by Emanuel DiM.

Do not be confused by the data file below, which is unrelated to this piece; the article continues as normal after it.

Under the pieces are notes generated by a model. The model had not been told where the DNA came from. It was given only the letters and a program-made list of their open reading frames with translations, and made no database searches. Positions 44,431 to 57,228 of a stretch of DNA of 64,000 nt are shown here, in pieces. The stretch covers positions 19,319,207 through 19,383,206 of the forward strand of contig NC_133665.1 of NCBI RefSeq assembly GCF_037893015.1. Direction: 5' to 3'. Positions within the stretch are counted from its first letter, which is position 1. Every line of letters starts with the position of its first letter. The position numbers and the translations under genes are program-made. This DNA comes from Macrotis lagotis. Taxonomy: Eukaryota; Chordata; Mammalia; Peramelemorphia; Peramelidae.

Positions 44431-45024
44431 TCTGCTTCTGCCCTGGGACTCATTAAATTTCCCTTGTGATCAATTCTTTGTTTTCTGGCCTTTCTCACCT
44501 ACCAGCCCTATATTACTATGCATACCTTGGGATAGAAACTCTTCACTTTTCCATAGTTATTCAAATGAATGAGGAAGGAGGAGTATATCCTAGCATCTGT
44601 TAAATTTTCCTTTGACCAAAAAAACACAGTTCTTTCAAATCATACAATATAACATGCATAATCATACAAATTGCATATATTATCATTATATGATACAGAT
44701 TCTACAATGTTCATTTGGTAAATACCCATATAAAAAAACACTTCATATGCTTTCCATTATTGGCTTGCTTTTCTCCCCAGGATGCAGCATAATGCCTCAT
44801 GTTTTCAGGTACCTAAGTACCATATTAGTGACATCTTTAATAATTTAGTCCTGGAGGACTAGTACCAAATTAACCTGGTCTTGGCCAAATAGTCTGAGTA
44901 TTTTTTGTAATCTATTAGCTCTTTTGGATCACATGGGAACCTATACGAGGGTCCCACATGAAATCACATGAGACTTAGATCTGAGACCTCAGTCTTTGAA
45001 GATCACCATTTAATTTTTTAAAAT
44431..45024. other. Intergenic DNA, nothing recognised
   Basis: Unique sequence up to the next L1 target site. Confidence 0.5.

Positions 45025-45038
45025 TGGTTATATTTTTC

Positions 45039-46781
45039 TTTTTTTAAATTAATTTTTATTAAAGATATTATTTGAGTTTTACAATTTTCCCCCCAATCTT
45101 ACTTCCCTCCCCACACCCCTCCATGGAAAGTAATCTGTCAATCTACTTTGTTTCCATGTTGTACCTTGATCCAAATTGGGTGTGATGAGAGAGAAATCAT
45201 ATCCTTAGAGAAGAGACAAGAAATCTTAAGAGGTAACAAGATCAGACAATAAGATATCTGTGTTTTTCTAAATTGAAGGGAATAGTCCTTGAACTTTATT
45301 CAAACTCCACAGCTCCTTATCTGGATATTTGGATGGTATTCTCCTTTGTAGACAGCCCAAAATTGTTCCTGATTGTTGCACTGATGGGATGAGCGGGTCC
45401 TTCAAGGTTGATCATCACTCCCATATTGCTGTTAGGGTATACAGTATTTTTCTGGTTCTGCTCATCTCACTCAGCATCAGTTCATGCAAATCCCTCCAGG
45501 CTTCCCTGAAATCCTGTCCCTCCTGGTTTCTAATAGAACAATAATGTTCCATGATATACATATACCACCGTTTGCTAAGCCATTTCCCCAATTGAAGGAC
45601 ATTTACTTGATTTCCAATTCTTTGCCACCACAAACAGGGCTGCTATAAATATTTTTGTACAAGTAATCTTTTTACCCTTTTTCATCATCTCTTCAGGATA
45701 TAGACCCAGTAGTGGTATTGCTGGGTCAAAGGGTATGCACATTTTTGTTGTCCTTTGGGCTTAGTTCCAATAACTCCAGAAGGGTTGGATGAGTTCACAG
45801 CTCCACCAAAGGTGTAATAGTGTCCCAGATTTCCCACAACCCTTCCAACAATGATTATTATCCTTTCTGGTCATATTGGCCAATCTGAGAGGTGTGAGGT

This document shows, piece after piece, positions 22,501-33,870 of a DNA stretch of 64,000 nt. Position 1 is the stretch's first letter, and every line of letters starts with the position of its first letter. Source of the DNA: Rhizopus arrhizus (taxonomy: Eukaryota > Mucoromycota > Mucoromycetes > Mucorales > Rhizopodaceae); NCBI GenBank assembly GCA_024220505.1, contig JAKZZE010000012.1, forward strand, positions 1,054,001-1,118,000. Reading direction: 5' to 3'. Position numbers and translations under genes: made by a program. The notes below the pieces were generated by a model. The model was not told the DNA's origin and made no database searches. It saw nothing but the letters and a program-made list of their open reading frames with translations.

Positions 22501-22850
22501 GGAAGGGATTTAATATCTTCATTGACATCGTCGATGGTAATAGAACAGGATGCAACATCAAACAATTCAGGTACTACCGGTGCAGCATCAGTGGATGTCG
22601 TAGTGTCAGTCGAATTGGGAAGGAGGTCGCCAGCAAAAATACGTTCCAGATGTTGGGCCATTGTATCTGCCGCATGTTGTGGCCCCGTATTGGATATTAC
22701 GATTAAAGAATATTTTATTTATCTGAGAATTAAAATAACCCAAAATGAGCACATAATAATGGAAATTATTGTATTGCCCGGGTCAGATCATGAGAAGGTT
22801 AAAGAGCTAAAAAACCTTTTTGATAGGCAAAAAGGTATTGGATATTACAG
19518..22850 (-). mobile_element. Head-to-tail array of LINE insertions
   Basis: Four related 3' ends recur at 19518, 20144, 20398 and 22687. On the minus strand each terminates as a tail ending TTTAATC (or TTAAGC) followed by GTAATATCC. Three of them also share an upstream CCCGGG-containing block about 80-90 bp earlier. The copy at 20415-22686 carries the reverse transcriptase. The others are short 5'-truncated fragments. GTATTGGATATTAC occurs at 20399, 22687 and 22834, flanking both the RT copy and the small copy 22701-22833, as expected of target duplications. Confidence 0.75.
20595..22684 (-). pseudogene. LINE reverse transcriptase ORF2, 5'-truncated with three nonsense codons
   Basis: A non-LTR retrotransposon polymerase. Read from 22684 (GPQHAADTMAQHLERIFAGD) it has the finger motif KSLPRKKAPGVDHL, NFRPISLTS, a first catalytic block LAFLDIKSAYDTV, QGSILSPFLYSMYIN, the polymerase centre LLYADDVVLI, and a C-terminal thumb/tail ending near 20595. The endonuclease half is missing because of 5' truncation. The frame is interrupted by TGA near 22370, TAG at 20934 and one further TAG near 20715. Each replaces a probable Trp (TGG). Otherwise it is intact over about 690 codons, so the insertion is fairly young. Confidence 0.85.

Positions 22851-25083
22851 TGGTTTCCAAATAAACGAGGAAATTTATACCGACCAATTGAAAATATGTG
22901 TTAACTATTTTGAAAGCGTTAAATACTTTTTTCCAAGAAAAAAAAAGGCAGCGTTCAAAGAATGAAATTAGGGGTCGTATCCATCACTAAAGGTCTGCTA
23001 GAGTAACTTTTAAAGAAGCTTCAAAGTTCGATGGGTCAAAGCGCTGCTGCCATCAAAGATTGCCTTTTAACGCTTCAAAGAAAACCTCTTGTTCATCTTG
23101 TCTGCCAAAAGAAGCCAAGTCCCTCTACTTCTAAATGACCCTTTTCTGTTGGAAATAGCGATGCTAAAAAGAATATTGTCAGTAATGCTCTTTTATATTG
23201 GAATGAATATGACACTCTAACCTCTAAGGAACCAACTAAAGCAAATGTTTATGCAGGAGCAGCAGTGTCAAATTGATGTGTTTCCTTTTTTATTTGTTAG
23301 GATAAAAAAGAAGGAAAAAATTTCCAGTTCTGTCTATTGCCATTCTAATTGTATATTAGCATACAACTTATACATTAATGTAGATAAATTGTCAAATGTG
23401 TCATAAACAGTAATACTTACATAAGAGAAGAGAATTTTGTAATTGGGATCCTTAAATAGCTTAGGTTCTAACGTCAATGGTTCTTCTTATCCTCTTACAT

My story at Lockheed Martin spans 27 years that were filled with amazing technical and management challenges and successes. These years were also full of opportunities to work for and with inspiring people. Milstar was a seminal part of my career story. Leading up to the original proposal for the Milstar program, Jim Peterson introduced me to systems engineering and nuclear survivability. He also inspired my interest in these fields, which led me into the development of system concepts and technologies that were at the epicenter of the Cold War. This mind-expanding work culminated in my working with an amazing team that won the Milstar Satellite System contract and shaped most of my Lockheed Martin career. In addition to Jim’s system engineering expertise, I was inspired by the program and executive management skill of Sam Araki, the technical leadership of George Cline, the satellite engineering expertise of Tom Kertesz and the survivability engineering expertise of Ed Smith. The Milstar program became an example of heroic perseverance. The program overcame funding challenges, launch vehicle changes stemming from the Challenger Disaster and mission requirements deviations due to the ending of the Cold War. Despite these factors, the leadership of Lockheed Martin and Air Force personnel persevered. They allowed Milstar to realize its potential as a major national asset for global command and control of strategic and tactical military forces. Nearly 20 years after my early Milstar experience, I was privileged to be the senior Lockheed Martin executive on the last Milstar satellite launch.